NFU presidents in lobbying offensive

UFU President Barclay Bell and the Presidents of the UK Farming Unions with Albert Dess and Paolo de Castro in European Parliament this week. Greening simplification, trade and avian influenza was on the agenda.
UFU President Barclay Bell and the Presidents of the UK Farming Unions with Albert Dess and Paolo de Castro in European Parliament this week. Greening simplification, trade and avian influenza was on the agenda.

The presidents of the four UK farming unions were in Brussels this week for key meetings in the European Commission and the European Parliament.

NFU president Meurig Raymond, NFU Cymru president Stephen James, NFU Scotland president Allan Bowie and Ulster Farmers’ Union president Barclay Bell raised a number of key priorities with MEPs and European Commission officials.

The four president’s prioritised discussion on the Bird Flu outbreak in the UK and the risk it is presenting to free range egg and poultry meat producers. In particular, the UK farming unions are calling on the commission to extend the 12-week housing restriction due to the highly pathogenic nature of the disease and apply this extension to both free range eggs and free range poultry meat.

Among other meetings, the group met with agriculture committee members Jim Nicholson MEP (Ulster Unionist, Northern Ireland), Anthea McIntyre MEP (Conservative, West Midlands), Paul Brannen MEP (Labour, North East), Julie Girling MEP (Conservative, South West) and Diane Dodds MEP (Democratic Unionist Party, Northern Ireland).

MEPs discuss greening simplification proposals

The ‘delegated act’ aimed at simplifying the CAP greening measures was discussed by MEPs in agriculture committee last week. Among other measures the European Commission is proposing to ban the use of Plant Protection Products (PPPs) on ecological focus area options, a move opposed by the UK farming unions and others.

The concern is that the ban will not only make life more complicated for the farmer on the ground but could increase the pressure of pests and disease on neighbouring crops. It could also effectively force most farmers away from EFA options such as cover crops and nitrogen fixing crops. The debate in committee last week was heated on this issue with some MEPs claiming that the commission is trying to introduce policy changes ‘by the back door’ as the process for delegated acts does not allow the MEPs to make significant changes to the proposals. Discussions will continue over the coming weeks.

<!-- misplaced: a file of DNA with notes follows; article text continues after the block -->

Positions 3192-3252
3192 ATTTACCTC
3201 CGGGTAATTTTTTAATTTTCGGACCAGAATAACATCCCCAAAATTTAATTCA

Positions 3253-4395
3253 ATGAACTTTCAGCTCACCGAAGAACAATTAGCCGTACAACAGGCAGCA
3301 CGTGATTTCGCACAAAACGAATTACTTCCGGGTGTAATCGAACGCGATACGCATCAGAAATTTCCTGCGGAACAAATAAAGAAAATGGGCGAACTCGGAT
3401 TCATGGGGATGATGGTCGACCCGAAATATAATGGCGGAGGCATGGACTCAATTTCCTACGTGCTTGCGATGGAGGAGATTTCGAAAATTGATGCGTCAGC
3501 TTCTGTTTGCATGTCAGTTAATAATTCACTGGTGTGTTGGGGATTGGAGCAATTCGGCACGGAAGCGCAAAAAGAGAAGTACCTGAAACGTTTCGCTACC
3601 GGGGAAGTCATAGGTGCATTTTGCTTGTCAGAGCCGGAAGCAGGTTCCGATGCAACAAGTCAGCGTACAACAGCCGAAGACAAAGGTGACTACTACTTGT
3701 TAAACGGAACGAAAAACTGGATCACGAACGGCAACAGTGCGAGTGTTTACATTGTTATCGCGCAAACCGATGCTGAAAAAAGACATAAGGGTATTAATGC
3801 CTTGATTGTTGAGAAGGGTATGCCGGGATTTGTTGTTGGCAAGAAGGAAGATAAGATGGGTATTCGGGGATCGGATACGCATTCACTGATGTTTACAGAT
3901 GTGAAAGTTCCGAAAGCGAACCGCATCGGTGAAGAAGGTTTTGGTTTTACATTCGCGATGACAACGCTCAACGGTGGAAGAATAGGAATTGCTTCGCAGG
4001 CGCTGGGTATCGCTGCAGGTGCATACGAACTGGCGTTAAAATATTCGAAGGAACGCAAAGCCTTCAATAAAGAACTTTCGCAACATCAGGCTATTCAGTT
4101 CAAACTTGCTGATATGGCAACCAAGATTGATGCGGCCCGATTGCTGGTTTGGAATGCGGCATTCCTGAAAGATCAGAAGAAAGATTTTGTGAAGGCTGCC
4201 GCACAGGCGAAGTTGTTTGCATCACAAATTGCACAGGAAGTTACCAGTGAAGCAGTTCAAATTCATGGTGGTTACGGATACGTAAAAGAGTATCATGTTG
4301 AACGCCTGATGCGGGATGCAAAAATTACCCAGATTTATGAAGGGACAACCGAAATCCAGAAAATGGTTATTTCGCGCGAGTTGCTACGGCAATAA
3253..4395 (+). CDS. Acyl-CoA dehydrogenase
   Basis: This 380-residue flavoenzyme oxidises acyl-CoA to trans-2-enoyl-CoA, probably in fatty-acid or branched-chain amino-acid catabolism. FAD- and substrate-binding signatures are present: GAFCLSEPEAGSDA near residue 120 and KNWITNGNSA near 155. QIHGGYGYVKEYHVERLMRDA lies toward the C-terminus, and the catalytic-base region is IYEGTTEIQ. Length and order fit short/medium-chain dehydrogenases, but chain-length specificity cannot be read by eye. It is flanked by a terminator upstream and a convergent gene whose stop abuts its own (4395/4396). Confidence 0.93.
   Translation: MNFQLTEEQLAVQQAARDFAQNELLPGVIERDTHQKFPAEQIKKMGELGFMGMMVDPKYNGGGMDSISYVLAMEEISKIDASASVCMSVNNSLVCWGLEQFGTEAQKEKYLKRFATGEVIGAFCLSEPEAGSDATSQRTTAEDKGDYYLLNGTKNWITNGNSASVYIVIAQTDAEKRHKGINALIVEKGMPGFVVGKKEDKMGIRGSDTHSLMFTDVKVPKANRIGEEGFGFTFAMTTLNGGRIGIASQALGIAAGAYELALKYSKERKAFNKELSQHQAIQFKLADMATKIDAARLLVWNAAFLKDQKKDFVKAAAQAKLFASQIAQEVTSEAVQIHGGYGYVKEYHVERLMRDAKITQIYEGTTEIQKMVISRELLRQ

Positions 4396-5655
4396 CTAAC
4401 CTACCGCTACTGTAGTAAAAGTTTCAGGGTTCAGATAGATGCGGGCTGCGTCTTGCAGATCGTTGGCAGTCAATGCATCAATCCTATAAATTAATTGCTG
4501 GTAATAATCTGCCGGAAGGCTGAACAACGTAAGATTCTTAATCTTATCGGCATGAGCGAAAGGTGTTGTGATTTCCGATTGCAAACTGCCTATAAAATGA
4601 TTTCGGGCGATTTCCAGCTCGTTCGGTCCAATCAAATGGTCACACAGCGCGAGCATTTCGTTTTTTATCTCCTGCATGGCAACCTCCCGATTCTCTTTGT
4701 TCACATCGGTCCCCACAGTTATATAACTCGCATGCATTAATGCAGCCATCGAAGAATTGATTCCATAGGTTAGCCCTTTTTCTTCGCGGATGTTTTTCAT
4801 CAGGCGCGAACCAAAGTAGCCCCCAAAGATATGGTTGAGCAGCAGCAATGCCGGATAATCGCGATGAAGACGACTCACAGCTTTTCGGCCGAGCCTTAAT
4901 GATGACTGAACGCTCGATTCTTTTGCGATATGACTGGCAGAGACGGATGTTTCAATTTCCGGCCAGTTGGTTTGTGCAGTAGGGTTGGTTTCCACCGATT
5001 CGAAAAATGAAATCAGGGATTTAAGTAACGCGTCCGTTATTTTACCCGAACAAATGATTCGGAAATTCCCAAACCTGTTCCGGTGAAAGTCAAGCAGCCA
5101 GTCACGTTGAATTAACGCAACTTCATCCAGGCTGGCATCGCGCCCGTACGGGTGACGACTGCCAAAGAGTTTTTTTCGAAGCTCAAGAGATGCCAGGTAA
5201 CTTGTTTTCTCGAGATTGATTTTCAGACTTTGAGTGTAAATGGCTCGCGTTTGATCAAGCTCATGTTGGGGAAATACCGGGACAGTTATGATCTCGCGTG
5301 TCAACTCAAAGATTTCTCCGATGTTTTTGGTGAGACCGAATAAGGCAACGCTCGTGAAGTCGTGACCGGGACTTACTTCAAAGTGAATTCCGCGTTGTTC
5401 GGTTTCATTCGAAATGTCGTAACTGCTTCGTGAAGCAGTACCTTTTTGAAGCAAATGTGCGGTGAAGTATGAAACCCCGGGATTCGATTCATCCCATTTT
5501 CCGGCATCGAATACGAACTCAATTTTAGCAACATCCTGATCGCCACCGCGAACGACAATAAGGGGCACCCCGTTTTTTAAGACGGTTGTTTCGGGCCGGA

Milk Market Observatory

Last week the European Milk Market Observatory (MMO) reported an average increase of 25% on farm gate milk prices since July. During the same period, production has fallen with milk deliveries down 3.7% for November.

Globally, the USDA predicts that 2016 USA milk production will have increased by 1.9%. New Zealand has experienced a fall in production of around 3% for the June to November season. There has been a gradual increase in global exports in 2016 with EU cheese exports now at the same level they were before the Russian embargo was implemented. The commission is expecting milk deliveries for the first half of 2017 to be below levels seen in 2016, but these may increase towards the end of the year and result in a small overall production increase of 0.5%.

CAP 2020 consultation due this week

Agriculture Commissioner Phil Hogan is due to publish a consultation on the CAP post 2020. The consultation will be open for 12 weeks and is expected to contain 30 questions on the future direction for the policy.

The European farmers’ organisation, Copa, outlined its priorities for the future CAP in meetings last week stressing the need for a strong, stable, simple policy that ensures a level playing field and that is underpinned by a robust budget.

The importance of risk management tools to cope with extreme market volatility and the need to activate these measures in an efficient way was also emphasised.